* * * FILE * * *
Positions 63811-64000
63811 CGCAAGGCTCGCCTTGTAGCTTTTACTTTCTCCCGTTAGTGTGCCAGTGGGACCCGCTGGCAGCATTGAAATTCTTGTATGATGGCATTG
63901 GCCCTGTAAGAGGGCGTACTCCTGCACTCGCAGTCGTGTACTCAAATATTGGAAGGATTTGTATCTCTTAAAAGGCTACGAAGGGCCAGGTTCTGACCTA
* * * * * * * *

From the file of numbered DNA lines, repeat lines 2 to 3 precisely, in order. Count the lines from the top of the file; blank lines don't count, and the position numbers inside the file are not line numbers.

63811 CGCAAGGCTCGCCTTGTAGCTTTTACTTTCTCCCGTTAGTGTGCCAGTGGGACCCGCTGGCAGCATTGAAATTCTTGTATGATGGCATTG
63901 GCCCTGTAAGAGGGCGTACTCCTGCACTCGCAGTCGTGTACTCAAATATTGGAAGGATTTGTATCTCTTAAAAGGCTACGAAGGGCCAGGTTCTGACCTA